Today was one of those days when nothing quite went to plan. Having completed my Freikorps mounted Dragoons yesterday I was intending to varnish and base them before penning a piece updating you on my Imagi-nations progress. However, the Gods decided otherwise as it has rained all day with a break just long enough to quickly varnish the cavalry, but not to even begin basing and I certainly couldn’t undercoat the next unit in the painting queue. So, thoughts turned to other aspects of the project, namely creating the look of middle Europe on the wargames table.
Most of my 28mm buildings are very specifically WWII and with a big emphasis on Normandy. For 18th century Germany I was keen for a very different, more antiquated, almost gothic, look. Some years ago I had purchased a bulk package of buildings on eBay. They were in resin, which despite all the great MDF products out there I still prefer, and I wheeled them out for a few mediaeval games where they looked the part. However, they never really won a place in my heart as they were a bit of an odd colour and some of the architectural detail didn’t make sense to me.
I did try to repaint some models, as you can see here. However, the texture still left me less than enthusiastic.
This building is a good example of what I wasn’t keen on.
The ground floor here is absolutely fine, with brickwork which could be repainted to look rather nice. However, the first floor is a bit featureless, with very odd windows which apparently go into the attic. If we look at the read of the building, the ground floor has no rear doors and neither floor have windows. This may be picky, but I find that implausible and it also less than ideal for a skirmish game where you want windows to fire from and doors to use to access the building.
You can call me picky here, and I should stress that I am not moaning about the quality of the buildings generally as they were VERY reasonably priced and can be thrown onto the wargames table straight from the box. Indeed, as I travel around the clubs in the UK, it is very obvious that lots of people do like them as they are pretty ubiquitous in club terrain cupboards. In fact, it may be that omni-presence which puts me off as I tend to like one-off items of scenery, or at least items which have been slightly amended to make them appear unique. Rooting through my spare parts box, I thought I had discovered the answer to my terrain conundrum.
Armed with the warbases building parts and a sheet of artists mount board, I set about converting the ordinary building into something rather different.
In the end I decided that the first floor frontage was really beyond hope and simply put a lintel in above the window. The real changes I made on the first floor were to add some windows, shutters, sills and lintels along with some timbering to suggest a wooden structure. What had been the faceless rear upstairs wall was now to be turned 180 degrees to be the new frontage. The weird little windows would simply be exit points for chamber pots.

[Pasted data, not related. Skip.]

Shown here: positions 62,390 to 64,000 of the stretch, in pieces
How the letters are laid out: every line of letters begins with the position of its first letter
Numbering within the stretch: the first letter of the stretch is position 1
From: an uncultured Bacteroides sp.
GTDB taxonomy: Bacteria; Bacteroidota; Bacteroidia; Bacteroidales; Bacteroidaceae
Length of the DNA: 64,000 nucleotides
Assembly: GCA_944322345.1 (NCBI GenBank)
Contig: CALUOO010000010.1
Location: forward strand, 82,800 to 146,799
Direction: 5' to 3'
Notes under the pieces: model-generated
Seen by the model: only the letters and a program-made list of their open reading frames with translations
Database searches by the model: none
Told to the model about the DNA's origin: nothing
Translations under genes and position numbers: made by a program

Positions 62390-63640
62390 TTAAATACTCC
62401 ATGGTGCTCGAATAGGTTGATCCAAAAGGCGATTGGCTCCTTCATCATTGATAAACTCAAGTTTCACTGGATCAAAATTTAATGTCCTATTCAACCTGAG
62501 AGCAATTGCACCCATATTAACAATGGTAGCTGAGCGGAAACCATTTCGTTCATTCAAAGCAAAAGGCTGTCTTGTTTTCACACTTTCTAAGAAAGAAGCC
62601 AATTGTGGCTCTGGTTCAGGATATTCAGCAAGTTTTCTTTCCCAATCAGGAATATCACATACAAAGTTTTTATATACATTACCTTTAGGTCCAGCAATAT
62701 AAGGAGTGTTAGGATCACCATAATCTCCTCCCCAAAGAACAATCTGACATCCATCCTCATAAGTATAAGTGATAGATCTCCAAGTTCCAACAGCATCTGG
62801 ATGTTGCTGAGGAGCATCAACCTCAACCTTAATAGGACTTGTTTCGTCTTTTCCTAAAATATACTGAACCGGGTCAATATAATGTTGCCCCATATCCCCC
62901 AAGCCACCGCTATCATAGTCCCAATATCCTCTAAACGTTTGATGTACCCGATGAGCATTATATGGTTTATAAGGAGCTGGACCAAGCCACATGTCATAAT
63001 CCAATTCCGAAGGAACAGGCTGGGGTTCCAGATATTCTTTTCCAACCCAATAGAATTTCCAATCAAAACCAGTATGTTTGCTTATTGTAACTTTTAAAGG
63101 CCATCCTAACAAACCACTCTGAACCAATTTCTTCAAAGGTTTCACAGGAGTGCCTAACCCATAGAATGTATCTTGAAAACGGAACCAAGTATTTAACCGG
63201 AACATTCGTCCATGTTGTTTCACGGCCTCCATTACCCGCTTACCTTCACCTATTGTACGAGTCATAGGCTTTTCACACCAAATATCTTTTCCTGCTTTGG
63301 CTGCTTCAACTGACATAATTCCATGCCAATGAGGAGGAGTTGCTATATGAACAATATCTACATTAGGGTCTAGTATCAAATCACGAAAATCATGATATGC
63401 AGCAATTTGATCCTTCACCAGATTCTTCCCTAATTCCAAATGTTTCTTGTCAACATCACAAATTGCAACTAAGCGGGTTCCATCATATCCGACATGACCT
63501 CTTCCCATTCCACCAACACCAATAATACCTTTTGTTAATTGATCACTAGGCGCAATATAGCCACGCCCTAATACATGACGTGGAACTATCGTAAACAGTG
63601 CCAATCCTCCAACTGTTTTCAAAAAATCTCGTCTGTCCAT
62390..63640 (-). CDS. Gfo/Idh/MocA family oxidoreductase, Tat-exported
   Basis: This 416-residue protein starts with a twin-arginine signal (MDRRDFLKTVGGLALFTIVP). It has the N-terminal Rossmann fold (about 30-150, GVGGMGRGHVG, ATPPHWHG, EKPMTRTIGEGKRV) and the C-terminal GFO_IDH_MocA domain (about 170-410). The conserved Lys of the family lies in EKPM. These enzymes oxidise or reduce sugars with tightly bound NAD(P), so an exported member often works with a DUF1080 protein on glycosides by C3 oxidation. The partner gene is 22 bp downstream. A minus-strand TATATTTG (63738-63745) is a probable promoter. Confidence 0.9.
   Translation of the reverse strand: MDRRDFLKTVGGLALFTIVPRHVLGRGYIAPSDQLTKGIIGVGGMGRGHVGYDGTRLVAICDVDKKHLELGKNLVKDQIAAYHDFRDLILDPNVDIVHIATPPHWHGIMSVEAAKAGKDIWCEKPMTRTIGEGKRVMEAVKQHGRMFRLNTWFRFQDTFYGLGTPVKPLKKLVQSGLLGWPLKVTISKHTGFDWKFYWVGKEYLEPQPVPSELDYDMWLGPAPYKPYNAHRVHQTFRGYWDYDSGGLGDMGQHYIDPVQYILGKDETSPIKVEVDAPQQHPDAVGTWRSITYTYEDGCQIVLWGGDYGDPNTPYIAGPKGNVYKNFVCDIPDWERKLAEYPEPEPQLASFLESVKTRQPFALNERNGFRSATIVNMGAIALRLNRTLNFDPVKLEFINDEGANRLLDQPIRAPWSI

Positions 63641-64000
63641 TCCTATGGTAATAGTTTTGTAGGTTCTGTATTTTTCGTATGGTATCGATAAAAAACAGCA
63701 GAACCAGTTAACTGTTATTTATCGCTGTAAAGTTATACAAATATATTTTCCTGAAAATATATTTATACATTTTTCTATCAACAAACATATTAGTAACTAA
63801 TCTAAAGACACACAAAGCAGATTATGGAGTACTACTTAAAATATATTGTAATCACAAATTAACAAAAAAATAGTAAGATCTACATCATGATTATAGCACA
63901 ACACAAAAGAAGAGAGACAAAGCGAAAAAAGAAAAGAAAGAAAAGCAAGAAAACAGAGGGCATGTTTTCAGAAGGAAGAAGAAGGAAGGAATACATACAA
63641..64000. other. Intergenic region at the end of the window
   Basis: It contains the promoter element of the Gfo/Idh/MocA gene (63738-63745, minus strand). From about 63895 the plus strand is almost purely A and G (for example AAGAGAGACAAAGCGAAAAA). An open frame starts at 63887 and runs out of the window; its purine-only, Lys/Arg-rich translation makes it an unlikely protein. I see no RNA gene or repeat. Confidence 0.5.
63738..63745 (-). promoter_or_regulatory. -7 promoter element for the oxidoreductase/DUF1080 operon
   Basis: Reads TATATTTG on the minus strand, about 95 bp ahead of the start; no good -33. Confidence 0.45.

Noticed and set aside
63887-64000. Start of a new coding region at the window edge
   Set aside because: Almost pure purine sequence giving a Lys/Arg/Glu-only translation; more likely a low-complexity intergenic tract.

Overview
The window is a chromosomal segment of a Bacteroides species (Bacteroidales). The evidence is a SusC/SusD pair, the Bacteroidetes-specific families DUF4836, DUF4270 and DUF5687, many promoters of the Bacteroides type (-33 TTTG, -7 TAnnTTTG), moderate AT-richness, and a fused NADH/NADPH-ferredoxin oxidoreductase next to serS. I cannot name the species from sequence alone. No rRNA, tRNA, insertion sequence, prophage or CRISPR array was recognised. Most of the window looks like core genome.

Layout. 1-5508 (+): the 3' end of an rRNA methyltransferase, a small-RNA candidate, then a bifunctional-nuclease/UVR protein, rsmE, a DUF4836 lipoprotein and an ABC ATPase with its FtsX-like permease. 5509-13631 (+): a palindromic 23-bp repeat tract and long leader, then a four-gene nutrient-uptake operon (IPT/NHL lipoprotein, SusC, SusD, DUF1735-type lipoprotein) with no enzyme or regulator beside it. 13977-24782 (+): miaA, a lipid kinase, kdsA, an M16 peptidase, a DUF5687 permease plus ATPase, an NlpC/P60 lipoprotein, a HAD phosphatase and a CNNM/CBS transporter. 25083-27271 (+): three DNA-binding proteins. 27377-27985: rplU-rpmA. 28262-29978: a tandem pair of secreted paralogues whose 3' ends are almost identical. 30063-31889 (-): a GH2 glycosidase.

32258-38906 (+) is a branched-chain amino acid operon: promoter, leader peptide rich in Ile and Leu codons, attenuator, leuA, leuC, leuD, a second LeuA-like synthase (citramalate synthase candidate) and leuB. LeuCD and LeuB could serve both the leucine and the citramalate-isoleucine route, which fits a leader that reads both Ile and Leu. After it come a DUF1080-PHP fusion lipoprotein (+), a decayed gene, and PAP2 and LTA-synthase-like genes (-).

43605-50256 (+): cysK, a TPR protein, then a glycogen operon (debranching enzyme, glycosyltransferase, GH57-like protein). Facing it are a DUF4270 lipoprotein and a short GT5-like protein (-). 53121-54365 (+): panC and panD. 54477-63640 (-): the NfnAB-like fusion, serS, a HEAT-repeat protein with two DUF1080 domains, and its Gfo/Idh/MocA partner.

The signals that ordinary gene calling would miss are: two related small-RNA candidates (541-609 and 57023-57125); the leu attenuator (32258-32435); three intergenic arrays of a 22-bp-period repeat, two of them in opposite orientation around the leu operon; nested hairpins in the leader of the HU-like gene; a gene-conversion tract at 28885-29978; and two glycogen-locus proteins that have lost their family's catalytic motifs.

Next I cross the Rubicon and slapped Polyfiller all over the models. At first I applied this with a knife (a butter knife to be precise) but then it became clear that an old pig bristle brush would do the job more readily. As an aside, pig bristle brushes are very handy for all sorts of “slap it on” jobs. You can pick them up from pound shops as these are the brushes kiddies get given at school. Frankly they are great for anything other than painting pictures (unless you want a picture which looks like it was painted by a pig) and are so hardwearing they will almost never wear out. As you can see below, I went for a rustic look, slapping the filler on and then smoothig it out with the butter knife after about five minutes.
Now, this is a bit of a leap in the dark as I have no idea if this will work or not, but as it stands the filler does look like a rustic plaster job rather than a 1930s pebble dash finish. I decided to just do two buildings as a test project today with a view to taking a more factory line approach next week if it works. Anyway, here’s the two now they are at this rather ugly stage in the process.
Tomorrow Nick and Sidney are coming round for a game as we can’t get to Salute this year, so you’ll see more of these next week. Possibly being hurled into the bin of the grand scheme doesn’t work…
A hectic day yesterday as the terrain build took centre stage. Having decided on the layout I headed across to our local B&Q to get the material for the boards. I consulted my chum and arch terrain builder, Jim Ibbotson from Evesham, to ask him how he made his supplementary terrain boards for his Citadel